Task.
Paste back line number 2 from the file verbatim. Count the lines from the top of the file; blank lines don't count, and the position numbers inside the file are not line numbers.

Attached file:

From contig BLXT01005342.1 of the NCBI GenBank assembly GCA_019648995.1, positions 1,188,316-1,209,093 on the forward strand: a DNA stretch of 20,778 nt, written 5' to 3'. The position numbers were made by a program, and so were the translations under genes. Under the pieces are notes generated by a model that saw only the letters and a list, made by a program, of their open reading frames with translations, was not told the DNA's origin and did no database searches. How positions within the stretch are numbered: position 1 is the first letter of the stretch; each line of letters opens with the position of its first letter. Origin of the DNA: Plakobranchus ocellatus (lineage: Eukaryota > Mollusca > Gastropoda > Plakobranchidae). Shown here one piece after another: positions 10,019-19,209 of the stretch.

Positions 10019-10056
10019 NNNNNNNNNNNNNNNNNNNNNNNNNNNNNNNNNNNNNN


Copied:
Positions 10019-10056